Meat Industry Ireland (MII) has welcomed the progress made on access to the U.S market for Irish lamb, but has warned that action is needed to address quota barriers to beef exports.

According to MII, the lamb import market in the U.S is over 160,000t and is currently dominated by imports from Australia and New Zealand.

Last year, Ireland’s beef exports to the U.S were valued at €36 million, but unless the import quota ‘road block’ is resolved this will not be repeated in 2022, the organisation has said.

Earlier this week, Minister for Agriculture, Food and the Marine, Charlie McConalogue announced that an agreement had been reached with the US Department of Agriculture (USDA) on a ‘veterinary health certificate’ for the export of Irish sheepmeat to the country.

MII statement on beef exports

In a statement to Agriland, MII said: “Irish lamb should now be on shelves in the coming months once the final stages of completing access requirements are completed.

“Irish lamb processors are currently working with the authorities to have facilities approved following Sunday’s announcement by the Minister for Agriculture, Charlie McConalogue of an agreement on a sheepmeat export health certificate for the US,” the statement continued.

A key concern that MII is raising relates to the disruption of Irish beef exports to the U.S due to the import market being swamped by Brazilian beef.

“Due to the return of Brazilian beef in the U.S market, the import quota that importers of Irish beef use, which would normally fill up towards the end of each year, was completely filled by early April this year,” the MII statement outlined.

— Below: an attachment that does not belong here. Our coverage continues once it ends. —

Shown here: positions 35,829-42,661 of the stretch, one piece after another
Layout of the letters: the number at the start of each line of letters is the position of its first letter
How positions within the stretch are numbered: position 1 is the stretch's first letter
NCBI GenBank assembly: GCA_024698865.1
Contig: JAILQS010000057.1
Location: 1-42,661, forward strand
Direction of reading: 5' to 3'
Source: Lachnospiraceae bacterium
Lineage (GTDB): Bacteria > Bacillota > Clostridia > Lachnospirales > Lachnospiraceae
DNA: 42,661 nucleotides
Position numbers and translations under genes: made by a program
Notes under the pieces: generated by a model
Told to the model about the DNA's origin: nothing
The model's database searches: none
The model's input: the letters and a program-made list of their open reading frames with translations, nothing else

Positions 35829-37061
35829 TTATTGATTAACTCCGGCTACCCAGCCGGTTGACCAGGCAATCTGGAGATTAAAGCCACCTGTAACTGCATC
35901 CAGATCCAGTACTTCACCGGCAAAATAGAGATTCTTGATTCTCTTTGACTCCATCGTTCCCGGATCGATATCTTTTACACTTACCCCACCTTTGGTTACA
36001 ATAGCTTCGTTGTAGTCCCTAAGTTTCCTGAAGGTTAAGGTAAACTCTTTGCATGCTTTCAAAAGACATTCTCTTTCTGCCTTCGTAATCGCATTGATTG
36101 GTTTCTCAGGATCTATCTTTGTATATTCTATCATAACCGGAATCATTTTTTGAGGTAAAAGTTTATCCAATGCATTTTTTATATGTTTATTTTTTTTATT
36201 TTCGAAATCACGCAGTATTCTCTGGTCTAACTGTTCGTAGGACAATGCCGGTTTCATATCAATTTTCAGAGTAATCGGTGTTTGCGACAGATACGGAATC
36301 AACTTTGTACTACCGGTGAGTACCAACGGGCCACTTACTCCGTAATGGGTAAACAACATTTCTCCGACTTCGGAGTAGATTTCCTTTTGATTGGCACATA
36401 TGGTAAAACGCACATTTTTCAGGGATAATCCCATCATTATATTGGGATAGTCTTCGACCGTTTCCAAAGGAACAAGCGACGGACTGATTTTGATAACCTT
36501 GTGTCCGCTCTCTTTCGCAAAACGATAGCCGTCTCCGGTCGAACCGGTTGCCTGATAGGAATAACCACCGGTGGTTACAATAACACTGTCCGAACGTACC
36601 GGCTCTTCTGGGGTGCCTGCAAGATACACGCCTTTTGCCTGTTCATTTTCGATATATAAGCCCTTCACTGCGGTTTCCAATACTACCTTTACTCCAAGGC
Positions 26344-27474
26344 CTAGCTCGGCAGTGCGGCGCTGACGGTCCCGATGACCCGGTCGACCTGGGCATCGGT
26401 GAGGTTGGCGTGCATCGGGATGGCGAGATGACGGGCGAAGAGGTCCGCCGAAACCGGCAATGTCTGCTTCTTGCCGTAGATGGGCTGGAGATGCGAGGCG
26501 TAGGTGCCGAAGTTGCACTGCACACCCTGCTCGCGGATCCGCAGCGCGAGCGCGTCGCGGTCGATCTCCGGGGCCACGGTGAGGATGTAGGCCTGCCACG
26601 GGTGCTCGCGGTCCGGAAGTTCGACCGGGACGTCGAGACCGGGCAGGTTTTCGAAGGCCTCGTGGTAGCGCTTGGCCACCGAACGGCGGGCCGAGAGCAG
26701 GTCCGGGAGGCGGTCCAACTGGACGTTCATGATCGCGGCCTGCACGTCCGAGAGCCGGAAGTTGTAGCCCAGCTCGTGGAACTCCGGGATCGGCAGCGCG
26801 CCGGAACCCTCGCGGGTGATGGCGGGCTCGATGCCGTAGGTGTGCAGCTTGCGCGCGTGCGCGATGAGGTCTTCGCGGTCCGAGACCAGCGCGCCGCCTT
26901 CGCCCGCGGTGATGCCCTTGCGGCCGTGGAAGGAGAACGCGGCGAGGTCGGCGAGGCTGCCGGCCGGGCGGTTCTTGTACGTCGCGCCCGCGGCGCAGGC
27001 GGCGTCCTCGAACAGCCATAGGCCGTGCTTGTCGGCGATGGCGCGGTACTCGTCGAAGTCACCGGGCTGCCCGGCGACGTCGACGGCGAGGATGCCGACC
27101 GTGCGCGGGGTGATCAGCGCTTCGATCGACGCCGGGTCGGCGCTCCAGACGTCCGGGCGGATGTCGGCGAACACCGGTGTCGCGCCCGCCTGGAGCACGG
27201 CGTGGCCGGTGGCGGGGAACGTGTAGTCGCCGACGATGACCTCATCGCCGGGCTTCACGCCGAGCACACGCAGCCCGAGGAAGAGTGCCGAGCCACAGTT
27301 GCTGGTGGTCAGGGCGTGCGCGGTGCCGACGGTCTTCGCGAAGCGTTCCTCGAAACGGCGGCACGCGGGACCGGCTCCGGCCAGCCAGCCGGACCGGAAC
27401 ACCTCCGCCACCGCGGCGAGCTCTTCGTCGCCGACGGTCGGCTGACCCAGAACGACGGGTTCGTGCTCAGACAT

The organisation said this now presents a major difficulty for Irish beef to enter the U.S market competitively.

Outside of the quota, Irish beef faces an import duty of 26.4% which MII said effectively blocks trade into a beef import market of over one million tonnes.

Meeting with minister

MII said it will meet Minister McConalogue on this issue ahead of his meetings with U.S authorities.

The organisation has already raised this with the EU Commission and will be meeting later this week with EU Commission representatives in Washington.

Senior director at MII, Cormac Healy said: “The progress on lamb exports is very welcome and provides an excellent opportunity to diversify and maximise export market options for Irish lamb.

“I hope to see high quality grass-fed Irish lamb available to U.S consumers as quickly as possible, and I’m confident it can compete well in a growing market.

“We are calling on the Irish government and the EU Commission to work with the U.S authorities to find an early solution on the beef quota issue.

“The return of Brazilian beef exports to the U.S market has swallowed up the available quota for Irish beef and means that from April onwards, Irish beef sales into the U.S market face a 26% import duty, which is clearly prohibitive to trade,” he said.

MII is participating in the week-long trade mission to the U.S and Mexico led by Minister McConalogue and Minister of State with responsibility for new markets, Martin Heydon.